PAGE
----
- ISBN 9781444338768 / 1444338765
- Title The Earliest Stages of Language Learning
- Author Marianne Gullberg
- Category Learning
- Format Paperback
- Year 2011
- Pages 200
- Publisher John Wiley and Sons Ltd
- Imprint Wiley-Blackwell
- Language English
- Dimensions 152mm x 227mm x 15mm
To understand the nature of language learning, the factors that influence it, and the mechanisms that govern it, it is crucial to study the very earliest stages of language learning. This volume provides a state-of-the art overview of what we know about the cognitive and neurobiological aspects of the adult capacity for language learning.
This volume provides a state-of-the art overview of what we know about the cognitive and neurobiological aspects of the adult capacity for language learning.* Brings together studies from several fields that examine learning from multiple perspectives using various methods* Covers linguistic domains ranging from phonology and semantics to morphosyntax* Will inform and extend further studies of language learning in multiple disciplines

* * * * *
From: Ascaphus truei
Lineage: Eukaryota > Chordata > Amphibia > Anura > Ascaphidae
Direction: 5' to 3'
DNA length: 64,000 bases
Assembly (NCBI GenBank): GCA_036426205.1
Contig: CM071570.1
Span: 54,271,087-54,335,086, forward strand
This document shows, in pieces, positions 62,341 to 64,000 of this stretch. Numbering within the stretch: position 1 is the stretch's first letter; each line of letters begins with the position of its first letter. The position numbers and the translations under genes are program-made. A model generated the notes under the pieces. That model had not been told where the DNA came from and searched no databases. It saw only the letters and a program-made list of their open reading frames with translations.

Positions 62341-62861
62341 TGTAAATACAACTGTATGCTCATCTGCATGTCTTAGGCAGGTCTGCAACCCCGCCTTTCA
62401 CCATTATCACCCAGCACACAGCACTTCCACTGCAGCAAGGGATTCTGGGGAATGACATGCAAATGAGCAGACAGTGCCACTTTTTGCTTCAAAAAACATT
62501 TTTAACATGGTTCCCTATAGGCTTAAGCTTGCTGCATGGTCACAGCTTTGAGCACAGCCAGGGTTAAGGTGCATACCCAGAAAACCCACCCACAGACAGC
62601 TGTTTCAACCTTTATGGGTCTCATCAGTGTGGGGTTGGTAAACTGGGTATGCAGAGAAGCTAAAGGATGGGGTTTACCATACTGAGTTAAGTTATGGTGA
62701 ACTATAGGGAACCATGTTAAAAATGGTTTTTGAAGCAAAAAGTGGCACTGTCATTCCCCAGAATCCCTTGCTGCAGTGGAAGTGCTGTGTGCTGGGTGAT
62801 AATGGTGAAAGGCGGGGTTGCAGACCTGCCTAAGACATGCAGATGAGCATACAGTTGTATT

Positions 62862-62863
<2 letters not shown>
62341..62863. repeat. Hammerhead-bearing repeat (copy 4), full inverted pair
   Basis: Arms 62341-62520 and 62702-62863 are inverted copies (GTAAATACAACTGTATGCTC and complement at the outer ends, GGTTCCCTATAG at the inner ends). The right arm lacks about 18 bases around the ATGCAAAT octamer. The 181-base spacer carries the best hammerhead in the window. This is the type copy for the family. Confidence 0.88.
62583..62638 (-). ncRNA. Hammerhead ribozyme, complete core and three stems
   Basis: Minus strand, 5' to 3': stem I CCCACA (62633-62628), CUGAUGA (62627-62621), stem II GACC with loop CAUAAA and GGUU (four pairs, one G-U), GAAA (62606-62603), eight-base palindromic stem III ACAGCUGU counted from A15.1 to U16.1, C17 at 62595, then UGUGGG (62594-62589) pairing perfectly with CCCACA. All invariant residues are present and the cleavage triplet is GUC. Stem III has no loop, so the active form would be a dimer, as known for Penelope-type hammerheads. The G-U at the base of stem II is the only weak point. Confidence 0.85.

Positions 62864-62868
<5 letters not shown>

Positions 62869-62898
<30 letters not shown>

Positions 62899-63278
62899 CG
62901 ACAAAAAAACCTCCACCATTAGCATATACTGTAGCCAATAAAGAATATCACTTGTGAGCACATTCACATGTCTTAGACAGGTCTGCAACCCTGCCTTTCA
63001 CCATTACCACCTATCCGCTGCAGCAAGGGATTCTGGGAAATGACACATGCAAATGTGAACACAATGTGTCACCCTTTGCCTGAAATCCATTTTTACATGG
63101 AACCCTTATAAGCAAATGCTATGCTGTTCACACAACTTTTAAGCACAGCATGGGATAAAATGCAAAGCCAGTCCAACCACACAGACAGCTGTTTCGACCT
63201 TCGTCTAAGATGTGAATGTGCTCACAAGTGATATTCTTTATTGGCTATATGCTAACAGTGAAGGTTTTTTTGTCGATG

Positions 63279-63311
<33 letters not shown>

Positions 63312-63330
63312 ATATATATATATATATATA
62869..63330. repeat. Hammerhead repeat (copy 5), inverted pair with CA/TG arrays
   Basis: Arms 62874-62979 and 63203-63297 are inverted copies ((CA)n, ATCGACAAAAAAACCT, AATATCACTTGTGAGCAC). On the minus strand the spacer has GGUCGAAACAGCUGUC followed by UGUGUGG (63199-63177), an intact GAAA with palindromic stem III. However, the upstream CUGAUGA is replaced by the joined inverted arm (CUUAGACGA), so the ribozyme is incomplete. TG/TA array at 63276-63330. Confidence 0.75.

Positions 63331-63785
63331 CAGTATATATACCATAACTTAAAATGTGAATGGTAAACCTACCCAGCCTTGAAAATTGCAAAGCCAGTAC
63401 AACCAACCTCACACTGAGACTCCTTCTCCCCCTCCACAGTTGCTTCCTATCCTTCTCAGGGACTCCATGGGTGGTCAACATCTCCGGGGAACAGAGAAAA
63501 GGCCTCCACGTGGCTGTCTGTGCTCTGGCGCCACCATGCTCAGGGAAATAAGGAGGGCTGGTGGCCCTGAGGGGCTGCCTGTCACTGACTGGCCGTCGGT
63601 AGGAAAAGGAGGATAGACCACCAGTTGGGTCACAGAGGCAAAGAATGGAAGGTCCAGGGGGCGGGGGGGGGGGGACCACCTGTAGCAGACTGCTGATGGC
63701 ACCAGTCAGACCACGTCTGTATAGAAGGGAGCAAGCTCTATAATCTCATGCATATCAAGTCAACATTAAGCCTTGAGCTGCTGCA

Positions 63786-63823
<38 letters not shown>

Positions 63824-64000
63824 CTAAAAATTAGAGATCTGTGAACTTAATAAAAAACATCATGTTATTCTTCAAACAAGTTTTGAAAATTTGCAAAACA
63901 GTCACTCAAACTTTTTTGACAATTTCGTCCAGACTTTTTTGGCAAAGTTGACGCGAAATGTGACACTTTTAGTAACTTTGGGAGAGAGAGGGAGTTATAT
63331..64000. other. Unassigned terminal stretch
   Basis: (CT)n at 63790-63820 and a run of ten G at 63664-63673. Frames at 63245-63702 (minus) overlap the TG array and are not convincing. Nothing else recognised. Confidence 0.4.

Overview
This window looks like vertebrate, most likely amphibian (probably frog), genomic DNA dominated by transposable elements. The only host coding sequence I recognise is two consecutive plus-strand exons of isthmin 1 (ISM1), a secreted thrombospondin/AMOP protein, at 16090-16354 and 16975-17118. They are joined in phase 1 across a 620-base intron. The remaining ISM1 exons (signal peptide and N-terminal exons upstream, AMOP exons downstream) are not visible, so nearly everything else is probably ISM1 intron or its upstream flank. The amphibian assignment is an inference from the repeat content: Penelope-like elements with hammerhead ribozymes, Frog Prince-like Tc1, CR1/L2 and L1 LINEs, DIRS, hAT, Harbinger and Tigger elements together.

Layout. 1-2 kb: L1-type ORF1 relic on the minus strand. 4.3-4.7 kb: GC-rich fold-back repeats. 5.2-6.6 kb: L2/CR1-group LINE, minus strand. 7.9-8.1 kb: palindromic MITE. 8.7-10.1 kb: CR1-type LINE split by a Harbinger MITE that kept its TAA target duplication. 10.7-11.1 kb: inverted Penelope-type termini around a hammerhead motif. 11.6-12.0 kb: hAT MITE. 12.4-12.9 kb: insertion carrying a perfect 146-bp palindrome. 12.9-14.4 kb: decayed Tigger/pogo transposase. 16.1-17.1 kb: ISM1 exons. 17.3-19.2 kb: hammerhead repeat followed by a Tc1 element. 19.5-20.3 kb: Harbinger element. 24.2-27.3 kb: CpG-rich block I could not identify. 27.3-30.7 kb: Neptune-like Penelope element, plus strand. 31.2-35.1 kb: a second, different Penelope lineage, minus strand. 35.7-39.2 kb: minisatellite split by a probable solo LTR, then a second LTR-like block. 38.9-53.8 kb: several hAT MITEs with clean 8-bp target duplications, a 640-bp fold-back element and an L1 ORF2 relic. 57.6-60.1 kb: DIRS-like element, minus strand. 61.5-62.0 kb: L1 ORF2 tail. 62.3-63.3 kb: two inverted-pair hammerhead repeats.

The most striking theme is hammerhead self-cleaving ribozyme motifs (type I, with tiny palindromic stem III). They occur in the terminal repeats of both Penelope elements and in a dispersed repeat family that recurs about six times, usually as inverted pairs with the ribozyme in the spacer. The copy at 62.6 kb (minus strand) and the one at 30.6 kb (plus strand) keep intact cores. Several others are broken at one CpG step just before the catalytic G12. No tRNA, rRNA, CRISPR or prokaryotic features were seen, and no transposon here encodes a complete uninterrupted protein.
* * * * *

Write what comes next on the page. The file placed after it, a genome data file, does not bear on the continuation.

Marianne Gullberg is Professor of Psycholinguistics and Director of the Humanities Lab at Lund University, Sweden. With Peter Indefrey she previously headed the research project “The Dynamics of Multilingual Processing” at the Max Planck Institute for Psycholinguistics, Nijmegen. Her research focuses on the earliest stages of adult second language acquisition and on the advanced or bilingual stage, examining lexical semantics, cross-linguistic (bi-directional) influences, code-switching, and the production and comprehension of gestures. She has published in a range of journals, including Language Learning , Studies in Second Language Acquisition , Bilingualism: Language and Cognition , and Brain and Language . Peter Indefrey is Professor of Psycholinguistics and Neurolinguistics at the Heinrich Heine University Dusseldorf, Germany, and research fellow at the Donders Centre for Cognitive Neuroimaging in Nijmegen. With Marianne Gullberg he previously headed the research project “The Dynamics of Multilingual Processing” at the Max Planck Institute for Psycholinguistics. His research is on first and second language processing and their neural correlates. Some of his favorite topics are syntactic and morphological processing, word production, reading, and the development of language processing in L2 learners. He has published in a variety of journals, including Cognition , PNAS , Neuroimage , Journal of Experimental Psychology , and Journal of Cognitive Neuroscience .